WAILUKU, Hawaii (AP) — Maui health officials said six cases of rat lungworm disease have been reported on the island over the past three months, while the island has seen only two cases of the disease in the past decade.
Three of the cases have been confirmed, while a seventh case involves a Maui woman who believes she contracted the parasite on the Big Island, Maui District Health Officer Dr. Lorrin Pang said Tuesday.
Rat lungworm disease is a condition in which parasitic worm larvae infect people’s brains. It is carried by rats and transmitted by snails and slugs.
Officials say residents can reduce the risk of contracting the potentially life-threatening disease by thoroughly washing fruits and vegetables before consumption.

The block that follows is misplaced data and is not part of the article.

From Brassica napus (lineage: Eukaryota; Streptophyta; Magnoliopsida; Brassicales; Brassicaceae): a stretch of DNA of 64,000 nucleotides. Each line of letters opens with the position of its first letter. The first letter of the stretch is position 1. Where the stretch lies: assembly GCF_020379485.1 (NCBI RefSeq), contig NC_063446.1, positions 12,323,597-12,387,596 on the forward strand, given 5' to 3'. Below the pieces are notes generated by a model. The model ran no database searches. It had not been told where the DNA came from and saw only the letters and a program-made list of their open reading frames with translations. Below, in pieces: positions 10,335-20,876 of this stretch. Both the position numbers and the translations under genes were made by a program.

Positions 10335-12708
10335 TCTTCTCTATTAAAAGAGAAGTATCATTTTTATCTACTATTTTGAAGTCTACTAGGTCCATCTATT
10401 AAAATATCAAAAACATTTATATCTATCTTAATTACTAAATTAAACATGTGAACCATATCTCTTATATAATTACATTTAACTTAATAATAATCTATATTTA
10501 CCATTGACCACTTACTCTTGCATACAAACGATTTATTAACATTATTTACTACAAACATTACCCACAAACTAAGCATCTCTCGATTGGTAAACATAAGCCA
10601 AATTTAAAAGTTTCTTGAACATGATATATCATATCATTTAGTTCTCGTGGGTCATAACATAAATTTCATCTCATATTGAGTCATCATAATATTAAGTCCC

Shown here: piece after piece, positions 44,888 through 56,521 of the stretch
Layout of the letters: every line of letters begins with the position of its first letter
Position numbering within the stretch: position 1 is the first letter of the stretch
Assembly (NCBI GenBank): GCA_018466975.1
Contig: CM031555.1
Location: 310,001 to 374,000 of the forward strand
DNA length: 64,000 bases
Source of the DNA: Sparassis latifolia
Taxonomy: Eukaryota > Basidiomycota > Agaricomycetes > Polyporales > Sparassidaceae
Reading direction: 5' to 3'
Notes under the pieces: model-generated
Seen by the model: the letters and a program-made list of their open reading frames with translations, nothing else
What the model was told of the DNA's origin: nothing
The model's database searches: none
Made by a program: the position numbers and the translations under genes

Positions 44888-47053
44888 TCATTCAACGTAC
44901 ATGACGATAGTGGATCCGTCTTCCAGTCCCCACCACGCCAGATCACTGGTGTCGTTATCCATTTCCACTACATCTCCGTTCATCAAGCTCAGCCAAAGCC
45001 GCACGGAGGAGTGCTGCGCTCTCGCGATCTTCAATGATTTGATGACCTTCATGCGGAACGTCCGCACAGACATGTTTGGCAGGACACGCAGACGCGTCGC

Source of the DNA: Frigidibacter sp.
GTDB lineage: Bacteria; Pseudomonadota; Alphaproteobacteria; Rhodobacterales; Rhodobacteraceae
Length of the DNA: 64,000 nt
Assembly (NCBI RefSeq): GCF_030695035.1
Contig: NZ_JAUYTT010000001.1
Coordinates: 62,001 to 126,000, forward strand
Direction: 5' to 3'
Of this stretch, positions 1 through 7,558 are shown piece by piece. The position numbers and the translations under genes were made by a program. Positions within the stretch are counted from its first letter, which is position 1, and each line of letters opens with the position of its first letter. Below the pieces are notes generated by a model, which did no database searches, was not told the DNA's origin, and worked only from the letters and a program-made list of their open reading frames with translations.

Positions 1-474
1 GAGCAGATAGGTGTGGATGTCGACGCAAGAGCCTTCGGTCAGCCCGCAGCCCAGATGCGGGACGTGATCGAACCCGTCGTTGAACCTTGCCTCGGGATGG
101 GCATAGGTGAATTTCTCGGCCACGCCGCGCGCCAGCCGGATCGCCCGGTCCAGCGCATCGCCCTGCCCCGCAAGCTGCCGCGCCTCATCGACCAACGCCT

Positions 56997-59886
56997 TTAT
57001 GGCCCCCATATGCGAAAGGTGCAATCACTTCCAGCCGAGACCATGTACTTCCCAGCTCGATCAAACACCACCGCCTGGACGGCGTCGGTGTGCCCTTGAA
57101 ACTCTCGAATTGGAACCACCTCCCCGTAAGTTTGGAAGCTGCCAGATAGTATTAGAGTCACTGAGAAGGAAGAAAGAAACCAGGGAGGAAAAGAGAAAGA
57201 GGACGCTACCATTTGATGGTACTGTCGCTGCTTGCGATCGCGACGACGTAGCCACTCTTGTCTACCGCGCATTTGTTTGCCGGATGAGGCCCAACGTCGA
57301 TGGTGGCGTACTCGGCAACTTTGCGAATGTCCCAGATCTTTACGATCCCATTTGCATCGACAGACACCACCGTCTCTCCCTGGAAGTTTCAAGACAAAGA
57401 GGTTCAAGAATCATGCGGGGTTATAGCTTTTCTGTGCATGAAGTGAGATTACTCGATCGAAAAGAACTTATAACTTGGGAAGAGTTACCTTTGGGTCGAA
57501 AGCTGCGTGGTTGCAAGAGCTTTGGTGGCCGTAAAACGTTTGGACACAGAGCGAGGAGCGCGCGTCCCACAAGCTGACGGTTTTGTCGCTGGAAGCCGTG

Experts are still determining the best way to get rid of the invasive slugs, Pang said. Smashing, burying or burning them does not deter rats from eating them and restarting the cycle of rat lungworm.
“The slug is easy to kill, but the parasite; it’s not so easy,” he said.
State epidemiologist Dr. Sarah Park said there is an average of about 10 rat lungworm cases each year statewide and that the recent spike is concerning. A vast majority of Hawaii’s cases are reported on the Big Island.
The infection can cause a rare type of meningitis that triggers severe headaches and stiffness of the neck, tingling or painful feelings in the skin or extremities, fever, nausea and vomiting, according to the state Department of Health Disease Investigation Branch. Temporary paralysis of the face and light sensitivity may also occur.
“If you could imagine, it’s like having a slow-moving bullet go through your brain and there’s no rhyme or reason why it’s going to hang out in this part of the brain or that part of the brain,” Park said.
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